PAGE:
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Doing Well and Doing Good

Are investing well and incorporating values around sustainability mutually exclusive?


We possess the freedom to express our political preferences around sustainability through the ballot box. As investors, we also can express our preferences through participation in global capital markets. A client recently asked me how to implement her views without compromising her desired investment outcomes. Specifically, how to reduce her portfolio’s environmental footprint while maintaining sound investment principles and staying true to her investment objectives.


My recent client interaction wasn’t unique. Many clients have concerns about land use, biodiversity, toxic spills, operational waste, water management, and others. As their trusted financial advisor, my challenge is to achieve the dual goal of efficiently considering sustainability preferences while building investment solutions that align with their financial goals.


The process begins by evaluating companies through a holistic scoring system, rather than a binary “in” or “out” screening process. This approach enables preservation of diversification while recognizing those companies with favorable environmental profiles. The next step in the process is to look at companies across the entirety of a portfolio and within individual sectors, focusing on incorporating sustainability preferences while maintaining the integrity of the original mandate.


In this most recent client meeting, the objective was to reduce the client's portfolio’s greenhouse gas emissions and potential emissions from fossil fuel reserves. Instead of immediately deemphasizing or excluding companies from the portfolio altogether, we performed an across-industry comparison. The exercise provided an efficient way to reduce the aggregate greenhouse gas emissions per unit of revenue produced by companies within the portfolio, with a minimal reduction in diversification.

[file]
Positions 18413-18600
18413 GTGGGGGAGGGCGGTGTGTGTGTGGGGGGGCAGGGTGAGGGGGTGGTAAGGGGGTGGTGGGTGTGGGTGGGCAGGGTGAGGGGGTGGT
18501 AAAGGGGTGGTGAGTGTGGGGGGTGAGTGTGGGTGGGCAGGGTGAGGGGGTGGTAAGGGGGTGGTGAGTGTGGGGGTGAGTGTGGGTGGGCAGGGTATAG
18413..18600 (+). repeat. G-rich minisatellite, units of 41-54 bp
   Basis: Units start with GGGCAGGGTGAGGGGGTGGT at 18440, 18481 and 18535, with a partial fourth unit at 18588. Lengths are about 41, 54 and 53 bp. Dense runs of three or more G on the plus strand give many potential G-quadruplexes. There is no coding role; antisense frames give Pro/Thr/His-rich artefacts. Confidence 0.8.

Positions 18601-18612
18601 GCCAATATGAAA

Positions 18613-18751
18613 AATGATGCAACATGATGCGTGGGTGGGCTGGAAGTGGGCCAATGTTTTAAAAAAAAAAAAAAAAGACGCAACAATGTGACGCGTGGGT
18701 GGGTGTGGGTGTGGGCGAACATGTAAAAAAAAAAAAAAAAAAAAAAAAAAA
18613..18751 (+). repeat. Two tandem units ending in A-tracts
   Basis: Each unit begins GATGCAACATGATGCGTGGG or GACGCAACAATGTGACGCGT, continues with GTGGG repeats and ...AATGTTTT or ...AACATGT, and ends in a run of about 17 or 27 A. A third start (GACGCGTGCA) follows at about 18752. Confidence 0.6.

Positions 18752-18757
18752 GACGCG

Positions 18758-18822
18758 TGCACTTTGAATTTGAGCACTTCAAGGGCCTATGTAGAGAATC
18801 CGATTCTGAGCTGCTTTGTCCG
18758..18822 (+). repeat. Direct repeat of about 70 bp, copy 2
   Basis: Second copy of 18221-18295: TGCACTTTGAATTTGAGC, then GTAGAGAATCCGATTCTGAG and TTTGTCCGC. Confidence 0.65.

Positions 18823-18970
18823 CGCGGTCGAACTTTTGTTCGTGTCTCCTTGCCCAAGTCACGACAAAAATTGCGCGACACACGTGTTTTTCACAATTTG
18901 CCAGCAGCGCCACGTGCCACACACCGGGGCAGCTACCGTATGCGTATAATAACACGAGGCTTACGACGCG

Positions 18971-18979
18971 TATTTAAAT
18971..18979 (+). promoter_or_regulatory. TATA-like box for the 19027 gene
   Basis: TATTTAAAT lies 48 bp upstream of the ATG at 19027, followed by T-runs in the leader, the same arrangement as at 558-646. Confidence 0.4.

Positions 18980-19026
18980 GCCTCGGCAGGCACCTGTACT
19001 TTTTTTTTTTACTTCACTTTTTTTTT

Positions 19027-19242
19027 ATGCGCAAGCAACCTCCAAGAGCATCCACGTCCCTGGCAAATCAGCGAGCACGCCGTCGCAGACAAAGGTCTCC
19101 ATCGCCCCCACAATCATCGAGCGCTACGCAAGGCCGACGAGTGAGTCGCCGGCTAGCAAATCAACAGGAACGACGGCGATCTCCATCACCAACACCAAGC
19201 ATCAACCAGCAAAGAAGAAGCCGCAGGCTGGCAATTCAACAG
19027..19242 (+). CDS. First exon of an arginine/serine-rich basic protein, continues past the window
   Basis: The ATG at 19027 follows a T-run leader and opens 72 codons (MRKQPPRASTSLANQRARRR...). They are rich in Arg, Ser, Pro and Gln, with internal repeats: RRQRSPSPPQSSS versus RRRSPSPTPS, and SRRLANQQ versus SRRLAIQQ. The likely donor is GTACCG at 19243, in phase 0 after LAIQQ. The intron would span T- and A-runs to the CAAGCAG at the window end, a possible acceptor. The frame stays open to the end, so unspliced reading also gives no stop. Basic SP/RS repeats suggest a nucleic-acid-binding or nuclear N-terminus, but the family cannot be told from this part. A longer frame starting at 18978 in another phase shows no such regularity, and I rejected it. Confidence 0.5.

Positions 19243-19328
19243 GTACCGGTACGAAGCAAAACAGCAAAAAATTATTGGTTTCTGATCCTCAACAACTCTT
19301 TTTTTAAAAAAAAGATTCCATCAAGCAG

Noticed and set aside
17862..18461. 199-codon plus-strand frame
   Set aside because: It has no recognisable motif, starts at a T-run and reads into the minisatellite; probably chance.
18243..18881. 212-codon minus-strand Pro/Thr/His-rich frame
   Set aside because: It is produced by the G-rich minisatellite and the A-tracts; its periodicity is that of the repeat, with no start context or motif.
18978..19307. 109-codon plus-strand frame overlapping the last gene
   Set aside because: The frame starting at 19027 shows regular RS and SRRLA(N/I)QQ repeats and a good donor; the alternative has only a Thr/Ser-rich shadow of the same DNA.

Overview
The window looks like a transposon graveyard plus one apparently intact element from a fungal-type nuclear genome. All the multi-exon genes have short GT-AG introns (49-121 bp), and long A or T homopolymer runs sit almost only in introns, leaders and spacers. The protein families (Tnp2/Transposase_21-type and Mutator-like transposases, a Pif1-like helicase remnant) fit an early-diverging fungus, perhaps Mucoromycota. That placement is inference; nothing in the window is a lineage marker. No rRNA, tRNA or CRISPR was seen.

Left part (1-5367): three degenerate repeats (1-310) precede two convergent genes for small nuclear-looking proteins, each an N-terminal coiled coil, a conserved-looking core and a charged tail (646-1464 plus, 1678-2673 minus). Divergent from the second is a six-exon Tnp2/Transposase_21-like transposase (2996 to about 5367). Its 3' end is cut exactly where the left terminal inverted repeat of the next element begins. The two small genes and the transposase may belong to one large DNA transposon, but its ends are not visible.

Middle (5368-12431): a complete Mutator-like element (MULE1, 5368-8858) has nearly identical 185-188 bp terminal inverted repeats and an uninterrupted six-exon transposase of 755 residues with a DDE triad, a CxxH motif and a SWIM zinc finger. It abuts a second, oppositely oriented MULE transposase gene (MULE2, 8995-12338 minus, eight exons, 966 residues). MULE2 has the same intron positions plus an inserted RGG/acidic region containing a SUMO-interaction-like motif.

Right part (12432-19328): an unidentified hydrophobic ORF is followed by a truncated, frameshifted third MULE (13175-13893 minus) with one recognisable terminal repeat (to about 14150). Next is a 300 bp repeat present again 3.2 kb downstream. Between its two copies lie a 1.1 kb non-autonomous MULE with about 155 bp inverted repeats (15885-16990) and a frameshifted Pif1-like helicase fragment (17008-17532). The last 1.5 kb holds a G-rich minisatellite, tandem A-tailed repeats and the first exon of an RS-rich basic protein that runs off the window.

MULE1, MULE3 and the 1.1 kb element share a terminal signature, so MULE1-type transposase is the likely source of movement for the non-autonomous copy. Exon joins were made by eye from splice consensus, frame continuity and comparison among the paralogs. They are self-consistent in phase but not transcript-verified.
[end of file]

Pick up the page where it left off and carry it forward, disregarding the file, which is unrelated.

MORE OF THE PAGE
The next step was to rate companies on sustainability considerations within each industry. This added level of scrutiny was recognition that, in the real economy, capital markets and the supply chain are highly interconnected. For example, a retail company may consume electricity from a utility company and transportation services from a trucking company, both of which are consumers of fuel from an energy company.


Through the comparison of companies within sectors, we recognized this interconnectedness and used the findings to overweight the most sustainable companies within a given industry. These findings included retail companies that improved the energy efficiency of their facilities, utilities that produced electricity using solar or wind power and trucking companies that developed greater fuel efficiency of their fleets (or utilized alternative-fuel vehicles). On the other hand, the companies with poor environmental sustainability ratings relative to industry peers received a lesser weight and in certain circumstances were excluded.


The combination of company selection and weighting allowed for a substantial reduction in exposure to greenhouse gas emissions and potential emissions from fossil fuel reserves—important goals for the client—while providing a robust investment strategy that was broadly diversified and focused on her initial investment objectives.


Conclusion

Investing well and incorporating values around sustainability need not be mutually exclusive.


By starting with a robust investment framework, then overlaying the considerations that represent the views of sustainability-minded investors, it’s possible to implement a cost-effective approach that provides the ability to pursue sustainability goals without compromising on sound investment principles or accepting lower expected returns. Sources: A Suggested Approach to Sustainability Investing- Dimensional Fund Advisors